Trash talk

foodintrash

Photo by Andy Sarjahani via Wasted Food

It was a simple action. One delivered without a second thought.

It was the kind of thing we all do in one way or other every day.

Until someone else watching sees it a different way, and maybe says something, and then maybe something changes.

Or not.

I watched a person I know, and have always liked, casually toss away food as if it were scraps of paper.

I’m not talking about potato salad left on the picnic table on a 90-degree day or something green and mysterious at the back of the refrigerator. I’m talking just-opened, barely consumed food rendered trash-worthy within seconds.

She tossed this food away with such abandon, declaring it one of such a large quantity that it didn’t matter. She has two refrigerators of food. Two. She buys in bulk. She lives a very comfortable life.  

I watched this and felt sick in two ways. First, I teach my children to be conservative with food. What you don’t or can’t eat, put away immediately for later. Do not take what you cannot eat. Second, we are in an economic crunch right now, one in which being careful and conservative with everything consumes my day. Throwing away good, edible food is not an option in my house.

It reminded me of the Beanie Babies craze of the 1990s. People, in their fervor for these silly stuffed animals that supposedly were going to retain their value like gold bullion, lined up at McDonald’s restaurant drive-through windows to order Happy Meals containing the mini Beanie Babies. The photographer for the newspaper I worked for at the time was sent to a local Mickey D’s to capture the phenomenon. He told us that these people waited in long lines, bought their Happy meals, threw out the food and kept the stuffed animal. The trash cans were overflowing with discarded food.

Folks, that’s effed up. It was back then and it still is today. I know McDonald’s Happy Meals are not fine dining. I know they lack nutritional value. Does that justify throwing it away in mass quantity? Wasn’t there a way to get that food into some hungry folks nearby?

Don’t think I’m trying to paint myself as some saint. I’m not. If I were an activist, I would have said something to the nice woman who casually tossed containers of yogurt into her trash can. I was a guest in her home. It’s her food and her money. I suppose she can plaster her walls with it if she want to. I was not about to pull a Costanza and fish for the yogurt amid the watermelon rinds and soiled napkins.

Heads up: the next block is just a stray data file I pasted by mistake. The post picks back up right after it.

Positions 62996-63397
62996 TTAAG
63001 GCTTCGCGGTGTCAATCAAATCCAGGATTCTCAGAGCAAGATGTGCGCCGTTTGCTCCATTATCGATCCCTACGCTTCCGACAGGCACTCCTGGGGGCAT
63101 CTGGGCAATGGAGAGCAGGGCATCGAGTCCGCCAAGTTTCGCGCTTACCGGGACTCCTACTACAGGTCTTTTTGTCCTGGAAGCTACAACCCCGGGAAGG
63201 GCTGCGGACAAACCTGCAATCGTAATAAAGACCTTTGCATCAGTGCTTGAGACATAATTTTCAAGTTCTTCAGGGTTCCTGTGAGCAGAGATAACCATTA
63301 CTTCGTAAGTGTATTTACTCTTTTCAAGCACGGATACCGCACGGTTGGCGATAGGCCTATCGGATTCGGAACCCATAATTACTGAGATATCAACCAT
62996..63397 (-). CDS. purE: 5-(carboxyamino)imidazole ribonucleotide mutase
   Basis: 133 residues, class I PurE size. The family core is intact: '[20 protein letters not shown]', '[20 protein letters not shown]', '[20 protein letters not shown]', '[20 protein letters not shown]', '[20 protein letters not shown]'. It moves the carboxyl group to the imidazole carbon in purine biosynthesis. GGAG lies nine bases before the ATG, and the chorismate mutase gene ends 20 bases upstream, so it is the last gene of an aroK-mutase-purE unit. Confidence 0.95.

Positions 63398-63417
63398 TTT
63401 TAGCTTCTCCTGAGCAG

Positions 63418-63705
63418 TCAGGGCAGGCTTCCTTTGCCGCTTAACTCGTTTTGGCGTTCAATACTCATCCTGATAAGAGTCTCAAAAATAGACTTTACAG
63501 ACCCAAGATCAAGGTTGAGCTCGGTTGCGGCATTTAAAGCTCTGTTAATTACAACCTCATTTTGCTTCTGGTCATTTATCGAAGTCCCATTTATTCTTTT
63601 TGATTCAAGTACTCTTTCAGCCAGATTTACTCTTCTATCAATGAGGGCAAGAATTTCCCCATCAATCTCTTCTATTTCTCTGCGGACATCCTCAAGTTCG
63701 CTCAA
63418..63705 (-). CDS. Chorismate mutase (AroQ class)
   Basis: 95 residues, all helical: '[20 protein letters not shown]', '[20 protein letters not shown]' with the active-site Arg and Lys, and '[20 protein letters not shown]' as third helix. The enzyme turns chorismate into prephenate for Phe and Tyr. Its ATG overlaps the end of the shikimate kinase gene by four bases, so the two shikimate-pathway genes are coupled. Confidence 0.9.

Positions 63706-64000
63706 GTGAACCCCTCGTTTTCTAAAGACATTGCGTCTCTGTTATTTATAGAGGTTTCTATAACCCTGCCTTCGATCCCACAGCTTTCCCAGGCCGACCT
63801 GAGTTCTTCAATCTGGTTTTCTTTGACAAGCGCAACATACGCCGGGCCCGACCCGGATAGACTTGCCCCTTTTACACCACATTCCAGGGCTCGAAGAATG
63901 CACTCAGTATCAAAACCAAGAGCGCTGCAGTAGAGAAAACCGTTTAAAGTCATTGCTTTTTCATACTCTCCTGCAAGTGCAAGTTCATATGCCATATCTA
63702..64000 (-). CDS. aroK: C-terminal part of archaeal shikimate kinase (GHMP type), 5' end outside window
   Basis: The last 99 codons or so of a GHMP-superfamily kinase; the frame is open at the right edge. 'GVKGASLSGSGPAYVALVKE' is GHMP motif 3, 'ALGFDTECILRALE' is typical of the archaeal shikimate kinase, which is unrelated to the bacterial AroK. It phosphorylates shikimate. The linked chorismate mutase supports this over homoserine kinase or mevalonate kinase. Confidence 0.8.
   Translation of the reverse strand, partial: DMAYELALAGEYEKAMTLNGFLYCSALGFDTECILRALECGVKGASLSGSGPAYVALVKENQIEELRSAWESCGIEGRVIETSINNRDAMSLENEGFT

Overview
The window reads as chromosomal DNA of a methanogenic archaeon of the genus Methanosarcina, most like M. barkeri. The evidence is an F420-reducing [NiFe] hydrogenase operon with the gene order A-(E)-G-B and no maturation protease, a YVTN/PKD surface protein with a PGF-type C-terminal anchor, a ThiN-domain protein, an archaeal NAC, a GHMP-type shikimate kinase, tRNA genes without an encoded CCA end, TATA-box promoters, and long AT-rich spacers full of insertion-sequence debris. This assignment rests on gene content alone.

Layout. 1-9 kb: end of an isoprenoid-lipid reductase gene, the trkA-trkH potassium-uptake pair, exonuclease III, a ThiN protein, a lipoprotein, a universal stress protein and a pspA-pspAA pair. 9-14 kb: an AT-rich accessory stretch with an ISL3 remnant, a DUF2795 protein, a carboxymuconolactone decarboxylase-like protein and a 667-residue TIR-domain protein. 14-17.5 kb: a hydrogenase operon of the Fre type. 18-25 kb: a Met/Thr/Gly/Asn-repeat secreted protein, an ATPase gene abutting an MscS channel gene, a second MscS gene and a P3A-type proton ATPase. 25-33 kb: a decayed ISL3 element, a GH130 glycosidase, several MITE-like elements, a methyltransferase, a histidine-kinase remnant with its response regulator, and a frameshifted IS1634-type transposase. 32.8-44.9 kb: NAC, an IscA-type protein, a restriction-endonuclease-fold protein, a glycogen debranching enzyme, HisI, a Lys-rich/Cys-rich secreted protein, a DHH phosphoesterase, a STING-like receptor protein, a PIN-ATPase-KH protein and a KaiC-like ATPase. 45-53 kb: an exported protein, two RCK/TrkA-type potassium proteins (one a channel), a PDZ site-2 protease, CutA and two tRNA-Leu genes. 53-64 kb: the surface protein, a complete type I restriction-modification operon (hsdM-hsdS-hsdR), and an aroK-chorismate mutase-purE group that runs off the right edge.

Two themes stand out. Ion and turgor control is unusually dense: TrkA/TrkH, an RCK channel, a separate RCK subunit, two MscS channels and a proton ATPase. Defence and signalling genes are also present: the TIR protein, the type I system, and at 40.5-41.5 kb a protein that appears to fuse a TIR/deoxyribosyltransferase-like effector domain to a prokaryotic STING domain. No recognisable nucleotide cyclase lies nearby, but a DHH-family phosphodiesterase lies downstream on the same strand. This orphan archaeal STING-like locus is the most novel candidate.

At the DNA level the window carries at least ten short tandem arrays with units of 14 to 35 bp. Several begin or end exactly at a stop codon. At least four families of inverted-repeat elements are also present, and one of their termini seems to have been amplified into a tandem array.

But I didn’t say a word to her. And I haven’t stopped thinking about it.

I realized today: I’m acting like my grandparents, my depression-era grandparents who saved paper and pencils and glass jars and those twisty things that keep the bread bags closed. They recycled, repurposed and reduced before it was vogue. They darned their socks rather than buying a new pair at Target. They ate leftovers. 

This puzzled me for years. My grandparents lived a very comfortable life. They had a beautiful home, two new cars, my grandma wore diamond rings on both hands, they took two trips a year, and had two refrigerators of food in their house. Why save every paper bag and clip coupons?

Apparently, there was a time in their lives when things were not that way. When they had to do what they had to do to survive. That time shaped the rest of their lives. Maybe that careful, conservative behavior allowed them a comfortable retirement. Maybe it led to their unflagging generosity, their wish to make sure no one went without.

As I grumbled over the dinner leftovers I found tossed into the garbage disposal the other night, I wondered the real source of my anxiety. Just two years ago I ate lunch and dinner at restaurants at least twice a week. We had so much food in the house we didn’t now where to put it all. We considered buying an extra cabinet. I gained more than 20 pounds during my affair with food. We bought wine by the case. If we ran out of something, we simply went to the store to get more. 

There was always another paycheck, or overtime opportunities, or freelance work to take on. Interest was compounding in our savings, and the company matched our 401-k contributions. My lifestyle was one of a bottomless pit of want and an endless fountain of supply. Did I throw away food without a thought?

I suppose I am learning my own lessons.

Am I angry that this woman I like is so fortunate that she can toss food without flinching, or am I angry because I conducted my life in such as way as to let the well run dry?

Food — or not — for thought.